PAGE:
Nithianantharajah J, Komiyama NH, McKechanie A, Johnstone M, Blackwood DH, St Clair D, Emes RD, van de Lagemaat LN, Saksida LM, Bussey TJ, Grant SG.
Synaptic scaffold evolution generated components of vertebrate cognitive complexity. Nat Neurosci.
Comments on News and Primary Papers
Comment by: Jennifer Barnett
Submitted 13 December 2012
Posted 13 December 2012
Cognitive function is highly heritable (Devlin et al., 1997), yet we have relatively little understanding of which genes regulate either general intelligence or specific cognitive functions. A long list of mutations can cause the large cognitive impairments that we class as learning disability—including many of the same CNVs associated with cognitive disorders such as autism and schizophrenia (Guilmatre et al., 2009). Prior to the GWAS era, it was generally assumed that normal variation—outside of the range of learning disability—would be regulated by common variants of small effect. Yet GWAS, a technology well suited to detecting common variants of small effect, has not massively increased our understanding of the genetic basis of cognition.
One explanation for this relative lack of success is that, compared with quantitative phenotypes such as height or BMI, the measurement of cognition can be time consuming and therefore costly, so really large-scale studies are rare. Moreover, any two studies are very unlikely to use identical cognitive tests, introducing error to the phenotypic measurement and making it difficult to combine datasets. In this context, the Nithianantharajah paper is a beautiful example of how translational research using relatively simple but neuroscience-led assays can increase our understanding of the genetics of cognition, while avoiding the need for the ever-increasing sample sizes.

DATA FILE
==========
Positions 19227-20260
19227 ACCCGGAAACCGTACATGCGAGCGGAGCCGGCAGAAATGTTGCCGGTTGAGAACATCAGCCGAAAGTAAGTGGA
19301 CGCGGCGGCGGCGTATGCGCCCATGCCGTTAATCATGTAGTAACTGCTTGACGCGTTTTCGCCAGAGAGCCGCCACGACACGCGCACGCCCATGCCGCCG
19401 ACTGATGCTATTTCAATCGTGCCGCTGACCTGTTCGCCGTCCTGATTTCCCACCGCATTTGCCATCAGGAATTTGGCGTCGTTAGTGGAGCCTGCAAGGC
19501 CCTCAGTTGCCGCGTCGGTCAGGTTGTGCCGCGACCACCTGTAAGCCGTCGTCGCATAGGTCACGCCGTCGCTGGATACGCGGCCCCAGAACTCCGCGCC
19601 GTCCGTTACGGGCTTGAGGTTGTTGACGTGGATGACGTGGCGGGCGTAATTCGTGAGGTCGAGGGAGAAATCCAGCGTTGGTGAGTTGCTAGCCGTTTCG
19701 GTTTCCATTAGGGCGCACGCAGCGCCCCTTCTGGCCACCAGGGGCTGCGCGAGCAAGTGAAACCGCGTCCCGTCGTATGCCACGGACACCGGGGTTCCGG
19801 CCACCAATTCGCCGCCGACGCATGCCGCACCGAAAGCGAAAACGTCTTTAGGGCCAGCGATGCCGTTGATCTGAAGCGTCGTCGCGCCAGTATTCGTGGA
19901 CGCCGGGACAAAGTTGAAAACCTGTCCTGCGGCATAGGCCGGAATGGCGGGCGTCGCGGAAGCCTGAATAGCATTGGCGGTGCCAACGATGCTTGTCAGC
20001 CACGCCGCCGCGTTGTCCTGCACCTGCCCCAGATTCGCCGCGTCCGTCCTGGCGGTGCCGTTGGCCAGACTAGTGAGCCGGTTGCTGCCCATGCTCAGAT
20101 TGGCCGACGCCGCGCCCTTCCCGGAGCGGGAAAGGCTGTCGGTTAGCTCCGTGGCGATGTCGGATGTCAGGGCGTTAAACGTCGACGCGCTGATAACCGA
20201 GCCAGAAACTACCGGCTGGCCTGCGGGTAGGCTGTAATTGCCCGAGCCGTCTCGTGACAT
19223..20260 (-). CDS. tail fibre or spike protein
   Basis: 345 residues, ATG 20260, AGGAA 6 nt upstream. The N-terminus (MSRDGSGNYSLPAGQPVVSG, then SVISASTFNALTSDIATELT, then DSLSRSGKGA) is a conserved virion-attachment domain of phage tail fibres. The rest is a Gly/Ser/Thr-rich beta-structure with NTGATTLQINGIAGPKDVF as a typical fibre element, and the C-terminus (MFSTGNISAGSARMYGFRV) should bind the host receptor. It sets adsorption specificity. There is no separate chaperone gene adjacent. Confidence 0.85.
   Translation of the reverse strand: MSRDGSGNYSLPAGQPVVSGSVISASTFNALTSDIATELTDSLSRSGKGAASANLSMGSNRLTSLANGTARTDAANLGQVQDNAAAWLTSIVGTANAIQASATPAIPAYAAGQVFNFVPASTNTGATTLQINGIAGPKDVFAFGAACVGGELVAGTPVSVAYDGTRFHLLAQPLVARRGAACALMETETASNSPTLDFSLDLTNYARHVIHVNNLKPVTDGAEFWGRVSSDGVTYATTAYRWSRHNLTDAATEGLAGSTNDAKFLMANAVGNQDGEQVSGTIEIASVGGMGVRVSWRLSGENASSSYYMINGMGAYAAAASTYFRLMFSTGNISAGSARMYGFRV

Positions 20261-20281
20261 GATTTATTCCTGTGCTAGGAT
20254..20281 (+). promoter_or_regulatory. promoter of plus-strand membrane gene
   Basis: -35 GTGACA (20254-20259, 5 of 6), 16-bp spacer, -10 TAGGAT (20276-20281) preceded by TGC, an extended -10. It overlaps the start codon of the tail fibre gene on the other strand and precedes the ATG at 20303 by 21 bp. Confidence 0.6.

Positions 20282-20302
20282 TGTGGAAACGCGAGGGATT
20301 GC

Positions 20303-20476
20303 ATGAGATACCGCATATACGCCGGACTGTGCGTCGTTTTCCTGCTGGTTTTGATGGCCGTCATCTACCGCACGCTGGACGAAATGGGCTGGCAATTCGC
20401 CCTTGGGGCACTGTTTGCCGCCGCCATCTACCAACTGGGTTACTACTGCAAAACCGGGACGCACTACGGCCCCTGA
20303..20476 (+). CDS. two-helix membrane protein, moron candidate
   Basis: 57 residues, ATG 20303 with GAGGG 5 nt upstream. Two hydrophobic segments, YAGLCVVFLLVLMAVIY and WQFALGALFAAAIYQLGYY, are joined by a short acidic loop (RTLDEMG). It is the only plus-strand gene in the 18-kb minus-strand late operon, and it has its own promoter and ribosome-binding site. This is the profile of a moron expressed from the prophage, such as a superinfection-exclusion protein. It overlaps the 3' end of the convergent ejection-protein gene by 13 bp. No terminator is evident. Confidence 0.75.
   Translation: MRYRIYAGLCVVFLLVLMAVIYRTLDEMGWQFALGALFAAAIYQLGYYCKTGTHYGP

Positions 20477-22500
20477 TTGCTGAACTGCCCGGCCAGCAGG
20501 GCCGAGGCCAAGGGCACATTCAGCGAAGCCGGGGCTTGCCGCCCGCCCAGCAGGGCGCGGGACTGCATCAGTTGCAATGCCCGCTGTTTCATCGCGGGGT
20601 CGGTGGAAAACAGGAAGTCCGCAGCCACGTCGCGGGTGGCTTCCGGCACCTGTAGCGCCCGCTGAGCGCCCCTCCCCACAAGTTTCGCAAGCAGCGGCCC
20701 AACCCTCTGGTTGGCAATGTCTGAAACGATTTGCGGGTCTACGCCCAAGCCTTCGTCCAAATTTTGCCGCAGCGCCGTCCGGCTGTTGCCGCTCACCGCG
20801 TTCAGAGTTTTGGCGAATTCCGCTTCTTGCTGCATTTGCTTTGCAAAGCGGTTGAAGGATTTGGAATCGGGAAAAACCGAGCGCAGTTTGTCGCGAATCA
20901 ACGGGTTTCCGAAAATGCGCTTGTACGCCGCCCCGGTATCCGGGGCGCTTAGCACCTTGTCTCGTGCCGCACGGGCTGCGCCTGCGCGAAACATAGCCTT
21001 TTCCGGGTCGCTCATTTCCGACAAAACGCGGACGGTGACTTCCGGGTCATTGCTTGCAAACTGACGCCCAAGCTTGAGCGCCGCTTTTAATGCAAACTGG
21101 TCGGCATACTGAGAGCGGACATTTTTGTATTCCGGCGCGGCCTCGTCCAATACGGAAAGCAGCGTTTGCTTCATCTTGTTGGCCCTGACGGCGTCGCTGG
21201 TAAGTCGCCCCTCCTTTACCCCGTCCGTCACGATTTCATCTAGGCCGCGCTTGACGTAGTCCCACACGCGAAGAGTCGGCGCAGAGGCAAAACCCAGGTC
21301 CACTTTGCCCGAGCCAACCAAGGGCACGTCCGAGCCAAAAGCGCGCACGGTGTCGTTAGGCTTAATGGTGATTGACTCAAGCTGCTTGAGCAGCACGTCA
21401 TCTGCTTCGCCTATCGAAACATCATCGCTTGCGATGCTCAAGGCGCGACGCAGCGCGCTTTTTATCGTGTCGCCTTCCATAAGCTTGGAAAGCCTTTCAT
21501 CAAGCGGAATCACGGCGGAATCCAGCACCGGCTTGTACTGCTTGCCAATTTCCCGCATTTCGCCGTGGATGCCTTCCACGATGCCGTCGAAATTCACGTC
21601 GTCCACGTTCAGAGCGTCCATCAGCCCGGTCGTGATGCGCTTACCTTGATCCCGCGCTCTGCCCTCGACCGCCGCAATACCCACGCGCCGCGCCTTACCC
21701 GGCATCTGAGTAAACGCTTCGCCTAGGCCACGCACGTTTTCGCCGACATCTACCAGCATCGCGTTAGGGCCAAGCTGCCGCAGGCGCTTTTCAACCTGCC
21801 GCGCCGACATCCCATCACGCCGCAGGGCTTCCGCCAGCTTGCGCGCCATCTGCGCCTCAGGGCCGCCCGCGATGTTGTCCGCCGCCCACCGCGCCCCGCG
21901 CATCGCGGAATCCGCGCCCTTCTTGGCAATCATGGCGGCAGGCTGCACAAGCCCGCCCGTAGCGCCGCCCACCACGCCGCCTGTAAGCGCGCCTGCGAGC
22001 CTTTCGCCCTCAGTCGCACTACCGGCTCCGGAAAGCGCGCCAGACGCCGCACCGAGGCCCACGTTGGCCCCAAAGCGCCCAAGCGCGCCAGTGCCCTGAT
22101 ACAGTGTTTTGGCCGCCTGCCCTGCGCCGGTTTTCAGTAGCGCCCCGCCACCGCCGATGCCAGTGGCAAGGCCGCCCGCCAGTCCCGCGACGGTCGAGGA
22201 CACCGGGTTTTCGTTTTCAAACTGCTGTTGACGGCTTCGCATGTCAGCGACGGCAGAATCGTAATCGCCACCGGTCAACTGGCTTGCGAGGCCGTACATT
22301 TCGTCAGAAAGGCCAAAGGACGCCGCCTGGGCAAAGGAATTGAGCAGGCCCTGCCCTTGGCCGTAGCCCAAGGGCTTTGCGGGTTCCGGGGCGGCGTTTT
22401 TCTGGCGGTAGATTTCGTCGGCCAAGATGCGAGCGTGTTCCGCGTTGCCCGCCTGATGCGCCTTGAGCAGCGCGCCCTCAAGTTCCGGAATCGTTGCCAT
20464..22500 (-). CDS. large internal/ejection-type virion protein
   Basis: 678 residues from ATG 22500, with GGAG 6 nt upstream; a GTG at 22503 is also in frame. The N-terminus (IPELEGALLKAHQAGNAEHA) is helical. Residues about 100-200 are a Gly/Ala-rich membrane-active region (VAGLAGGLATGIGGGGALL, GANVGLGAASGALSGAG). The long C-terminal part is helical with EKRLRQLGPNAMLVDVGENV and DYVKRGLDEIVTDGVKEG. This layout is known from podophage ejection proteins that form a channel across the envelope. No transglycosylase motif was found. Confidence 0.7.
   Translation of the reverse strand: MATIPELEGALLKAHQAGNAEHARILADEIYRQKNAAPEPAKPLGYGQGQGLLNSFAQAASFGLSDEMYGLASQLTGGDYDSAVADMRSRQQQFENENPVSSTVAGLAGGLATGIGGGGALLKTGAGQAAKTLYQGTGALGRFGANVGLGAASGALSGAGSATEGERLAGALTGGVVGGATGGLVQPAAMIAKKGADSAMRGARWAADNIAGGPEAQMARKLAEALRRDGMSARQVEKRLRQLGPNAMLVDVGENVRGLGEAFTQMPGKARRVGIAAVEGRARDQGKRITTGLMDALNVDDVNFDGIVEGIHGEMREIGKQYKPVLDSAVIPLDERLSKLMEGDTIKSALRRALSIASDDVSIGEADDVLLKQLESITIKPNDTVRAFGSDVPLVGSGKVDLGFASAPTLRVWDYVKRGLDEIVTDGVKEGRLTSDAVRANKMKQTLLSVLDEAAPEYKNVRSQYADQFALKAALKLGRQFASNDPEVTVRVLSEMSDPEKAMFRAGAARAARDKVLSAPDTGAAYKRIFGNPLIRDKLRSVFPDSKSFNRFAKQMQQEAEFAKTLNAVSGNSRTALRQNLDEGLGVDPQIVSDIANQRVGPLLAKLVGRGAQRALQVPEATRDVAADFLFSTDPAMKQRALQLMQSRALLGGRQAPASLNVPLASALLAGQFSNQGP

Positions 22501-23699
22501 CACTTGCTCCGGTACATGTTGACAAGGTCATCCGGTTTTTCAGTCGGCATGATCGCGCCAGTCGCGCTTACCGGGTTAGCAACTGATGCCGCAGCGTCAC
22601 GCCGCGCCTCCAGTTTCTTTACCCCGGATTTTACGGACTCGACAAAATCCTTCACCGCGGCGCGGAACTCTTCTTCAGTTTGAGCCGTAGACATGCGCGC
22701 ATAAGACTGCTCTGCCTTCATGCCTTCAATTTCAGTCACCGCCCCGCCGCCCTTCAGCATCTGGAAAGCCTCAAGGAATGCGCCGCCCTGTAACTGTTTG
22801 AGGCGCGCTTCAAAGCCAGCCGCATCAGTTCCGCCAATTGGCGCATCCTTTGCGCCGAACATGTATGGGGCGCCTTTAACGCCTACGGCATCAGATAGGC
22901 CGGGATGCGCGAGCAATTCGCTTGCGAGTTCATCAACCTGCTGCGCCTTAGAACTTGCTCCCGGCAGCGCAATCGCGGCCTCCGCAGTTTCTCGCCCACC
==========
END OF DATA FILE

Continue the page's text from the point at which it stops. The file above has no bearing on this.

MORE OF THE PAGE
In particular, I was impressed by the building up of related but increasingly complex forms of cognition across the rodent tasks, and the use of the closest possible analogues between mouse and human assays. (Disclosure: I am employed by Cambridge Cognition, the suppliers of the CANTAB tests used in the human phenotyping.) Adding to these very careful phenotyping methodologies, the parallel experiment across both mouse and human "knockouts" is a really elegant piece of translational neuroscience.
Like many traits underlying brain function, it is inherently easy to believe that variants that have large effects on cognition would create strong evolutionary advantages or disadvantages. The authors here demonstrate not only that a related family of genes affects multiple aspects of cognitive function, but also that variation in these genes produces different cognitive tendencies in the mouse, including reciprocal effects of variants of Dlg2 and Dlg3, which seem, at least at first pass, to be conserved in human behavior.
There is a lot to digest in this and the companion paper by Ryan et al., but the methodology appears to have been very useful here in understanding cognition, and may provide useful insights for researchers trying to decipher other aspects of the schizophrenia phenotype.
Devlin B, Daniels M, Roeder K (1997). The heritability of IQ. Nature.388(6641):468-71. Abstract
Guilmatre A, Dubourg C, Mosca AL, Legallic S, Goldenberg A, Drouin-Garraud V, Layet V, Rosier A, Briault S, Bonnet-Brilhault F, Laumonnier F, Odent S, Le Vacon G, Joly-Helas G, David V, Bendavid C, Pinoit JM, Henry C, Impallomeni C, Germano E, Tortorella G, Di Rosa G, Barthelemy C, Andres C, Faivre L, Frébourg T, Saugier Veber P, Campion D. (2009). Recurrent rearrangements in synaptic and neurodevelopmental genes and shared biologic pathways in schizophrenia, autism, and mental retardation. Arch Gen Psychiatry;66(9):947-56. Abstract
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